It was a shame not to free the route but for now I’m completely sated. I'm psyched to go back for the clean ascent one day. Our intention was also to single-push it, but perhaps another time... It’s so rare to succeed on a big route in the mountains, and it shows with the number of attempts Divine took: 1 in 3 is pretty good odds! I’m also renowned for disliking climbing as a three - particularly UK sea-cliff climbing, where it seems to descend into a faff-fest. However, it can work very well in the mountains, and this has restored my faith again. Three is the magic number.

 

 John McCune on the first crux corner pitch. Photo: Uisdean hawthorn

John McCune on the first crux corner pitch. Photo: Uisdean hawthorn

 john mccune on the second (and main) crux corner. photo: uisdean hawthorn

john mccune on the second (and main) crux corner. photo: uisdean hawthorn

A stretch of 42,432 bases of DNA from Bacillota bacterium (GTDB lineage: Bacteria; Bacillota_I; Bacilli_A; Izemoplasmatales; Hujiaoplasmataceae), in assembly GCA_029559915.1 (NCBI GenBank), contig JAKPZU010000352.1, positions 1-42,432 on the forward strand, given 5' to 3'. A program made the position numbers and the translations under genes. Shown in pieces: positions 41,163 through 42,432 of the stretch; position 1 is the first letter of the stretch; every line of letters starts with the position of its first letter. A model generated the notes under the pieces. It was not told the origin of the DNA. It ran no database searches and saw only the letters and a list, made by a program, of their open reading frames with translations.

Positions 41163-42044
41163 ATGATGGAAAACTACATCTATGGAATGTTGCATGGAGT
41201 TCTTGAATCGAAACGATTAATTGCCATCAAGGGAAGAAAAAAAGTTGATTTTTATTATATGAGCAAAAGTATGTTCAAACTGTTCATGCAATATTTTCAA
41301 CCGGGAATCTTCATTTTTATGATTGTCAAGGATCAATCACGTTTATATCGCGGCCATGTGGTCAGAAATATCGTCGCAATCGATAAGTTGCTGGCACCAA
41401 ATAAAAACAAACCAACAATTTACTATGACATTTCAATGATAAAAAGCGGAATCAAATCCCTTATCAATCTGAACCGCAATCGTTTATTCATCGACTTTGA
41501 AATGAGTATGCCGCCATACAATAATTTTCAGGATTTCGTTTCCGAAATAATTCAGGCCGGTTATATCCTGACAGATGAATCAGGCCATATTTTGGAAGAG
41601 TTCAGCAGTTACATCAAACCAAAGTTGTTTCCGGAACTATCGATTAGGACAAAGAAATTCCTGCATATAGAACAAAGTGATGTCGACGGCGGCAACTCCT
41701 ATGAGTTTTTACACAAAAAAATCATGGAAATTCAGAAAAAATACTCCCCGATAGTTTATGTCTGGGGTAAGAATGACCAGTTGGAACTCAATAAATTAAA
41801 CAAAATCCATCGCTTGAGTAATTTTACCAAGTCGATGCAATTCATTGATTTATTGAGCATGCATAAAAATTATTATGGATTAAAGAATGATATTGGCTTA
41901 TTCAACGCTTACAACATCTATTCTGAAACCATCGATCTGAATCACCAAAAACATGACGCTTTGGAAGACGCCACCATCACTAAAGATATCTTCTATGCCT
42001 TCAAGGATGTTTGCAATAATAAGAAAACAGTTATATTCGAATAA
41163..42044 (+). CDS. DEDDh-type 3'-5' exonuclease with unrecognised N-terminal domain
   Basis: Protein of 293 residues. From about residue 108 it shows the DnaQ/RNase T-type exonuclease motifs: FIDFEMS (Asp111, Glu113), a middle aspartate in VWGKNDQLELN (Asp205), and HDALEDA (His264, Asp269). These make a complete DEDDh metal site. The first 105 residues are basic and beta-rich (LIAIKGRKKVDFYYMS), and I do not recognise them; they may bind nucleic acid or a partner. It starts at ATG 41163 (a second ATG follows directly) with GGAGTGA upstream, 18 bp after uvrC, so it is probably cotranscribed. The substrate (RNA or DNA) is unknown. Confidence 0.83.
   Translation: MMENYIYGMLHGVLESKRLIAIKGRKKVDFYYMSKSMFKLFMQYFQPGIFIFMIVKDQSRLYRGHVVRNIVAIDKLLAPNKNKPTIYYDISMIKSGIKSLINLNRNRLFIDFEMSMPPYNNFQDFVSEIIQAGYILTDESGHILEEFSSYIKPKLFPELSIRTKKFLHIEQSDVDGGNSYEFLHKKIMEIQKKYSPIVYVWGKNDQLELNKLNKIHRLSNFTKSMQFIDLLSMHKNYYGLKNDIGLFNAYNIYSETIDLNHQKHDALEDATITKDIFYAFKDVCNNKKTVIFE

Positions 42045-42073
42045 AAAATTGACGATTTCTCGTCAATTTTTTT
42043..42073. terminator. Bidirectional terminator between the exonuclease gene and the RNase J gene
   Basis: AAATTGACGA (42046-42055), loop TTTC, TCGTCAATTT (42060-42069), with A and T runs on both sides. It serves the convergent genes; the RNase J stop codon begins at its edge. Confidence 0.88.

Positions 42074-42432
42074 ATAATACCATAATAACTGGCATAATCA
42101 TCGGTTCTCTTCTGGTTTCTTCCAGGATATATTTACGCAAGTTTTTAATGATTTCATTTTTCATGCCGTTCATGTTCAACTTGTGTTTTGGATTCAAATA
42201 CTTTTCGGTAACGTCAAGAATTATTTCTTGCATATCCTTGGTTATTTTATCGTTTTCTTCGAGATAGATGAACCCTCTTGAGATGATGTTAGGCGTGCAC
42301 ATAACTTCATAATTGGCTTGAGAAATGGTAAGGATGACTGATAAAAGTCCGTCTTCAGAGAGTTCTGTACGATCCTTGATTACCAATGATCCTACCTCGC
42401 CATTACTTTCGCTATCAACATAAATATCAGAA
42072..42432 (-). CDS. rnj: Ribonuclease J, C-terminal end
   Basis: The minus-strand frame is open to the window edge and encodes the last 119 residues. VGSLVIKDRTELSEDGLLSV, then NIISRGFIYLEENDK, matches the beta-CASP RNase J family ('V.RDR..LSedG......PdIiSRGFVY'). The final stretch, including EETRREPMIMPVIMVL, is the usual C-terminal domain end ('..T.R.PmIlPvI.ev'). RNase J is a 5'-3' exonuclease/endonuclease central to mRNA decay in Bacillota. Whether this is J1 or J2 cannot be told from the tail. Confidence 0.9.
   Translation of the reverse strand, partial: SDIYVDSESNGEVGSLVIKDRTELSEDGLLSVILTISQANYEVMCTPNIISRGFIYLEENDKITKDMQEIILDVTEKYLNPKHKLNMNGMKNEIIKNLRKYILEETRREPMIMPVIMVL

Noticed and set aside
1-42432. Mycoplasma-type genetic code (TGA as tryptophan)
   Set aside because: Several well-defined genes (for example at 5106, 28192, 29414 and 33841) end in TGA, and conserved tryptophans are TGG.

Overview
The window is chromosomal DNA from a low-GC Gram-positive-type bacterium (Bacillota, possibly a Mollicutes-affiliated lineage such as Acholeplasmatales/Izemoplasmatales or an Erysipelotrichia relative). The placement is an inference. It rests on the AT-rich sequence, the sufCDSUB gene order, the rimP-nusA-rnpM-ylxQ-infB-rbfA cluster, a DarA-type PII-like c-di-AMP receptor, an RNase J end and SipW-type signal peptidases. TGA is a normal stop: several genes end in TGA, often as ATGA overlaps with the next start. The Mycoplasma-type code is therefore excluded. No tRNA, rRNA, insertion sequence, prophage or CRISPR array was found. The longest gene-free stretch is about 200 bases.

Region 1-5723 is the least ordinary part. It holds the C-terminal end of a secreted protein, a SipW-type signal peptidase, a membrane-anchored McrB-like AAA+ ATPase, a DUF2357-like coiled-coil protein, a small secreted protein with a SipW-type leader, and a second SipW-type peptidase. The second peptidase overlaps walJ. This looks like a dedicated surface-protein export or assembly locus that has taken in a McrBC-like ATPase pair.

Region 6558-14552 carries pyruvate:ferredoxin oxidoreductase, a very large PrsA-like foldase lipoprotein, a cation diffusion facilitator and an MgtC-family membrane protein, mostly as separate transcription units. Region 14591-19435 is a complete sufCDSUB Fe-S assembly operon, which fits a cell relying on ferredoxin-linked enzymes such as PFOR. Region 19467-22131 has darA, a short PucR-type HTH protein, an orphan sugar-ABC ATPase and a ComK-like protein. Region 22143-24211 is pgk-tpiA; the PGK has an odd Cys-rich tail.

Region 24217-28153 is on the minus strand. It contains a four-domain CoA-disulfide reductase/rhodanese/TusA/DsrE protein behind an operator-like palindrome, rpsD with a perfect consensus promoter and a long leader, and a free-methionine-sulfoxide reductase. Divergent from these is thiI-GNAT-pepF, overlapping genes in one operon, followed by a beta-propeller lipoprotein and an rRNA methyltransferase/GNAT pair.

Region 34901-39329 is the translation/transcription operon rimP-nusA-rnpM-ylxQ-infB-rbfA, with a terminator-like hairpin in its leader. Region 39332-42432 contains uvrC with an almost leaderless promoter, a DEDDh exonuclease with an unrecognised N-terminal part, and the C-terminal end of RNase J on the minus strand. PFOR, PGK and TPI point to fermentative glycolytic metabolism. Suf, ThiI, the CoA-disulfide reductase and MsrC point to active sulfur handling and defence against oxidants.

***

 

I puzzled at the reflection staring back at me in the window. I was awake, but also asleep and badly sunburnt. I rubbed my eyes and drank more coffee, but it had no effect. 

Uisdean and I were quiet on Thursday morning. We sat in Tim's apartment and stared vacantly out the window - it had only been 36 hours since we'd returned from Divine Providence. I had an insatiable appetite but my mind was slow; as if in a thick fog. The sun in the garden warmed my face but didn't inspire, only soothing my aching muscles. 

Divine Providence had taken a lot out of me: big routes in the mountains always do. The final arête on the Midi was tough and I was feeling it today. 

The forecast gave us two more days of sunshine, but we were both satisfied; we'd climbed the big one and were left wondering what to do. Would others just go cragging? I thought most people would be content to sip beers in the sun, rather than suffering all over again. 

We bumped into Jon Griffith and he was a bundle of energy: "what's next boys?!" Within an hour a message arrived from him, listing all the options of routes to do. We thought of those granite spires again, and knew we'd have to go. We settled for going 'semi-big' and chose to attempt a one-day ascent of the American Direct on the Dru. We saved a single push attempt at the Peuterey for the next trip, limited by our short weather window and a deep fatigue.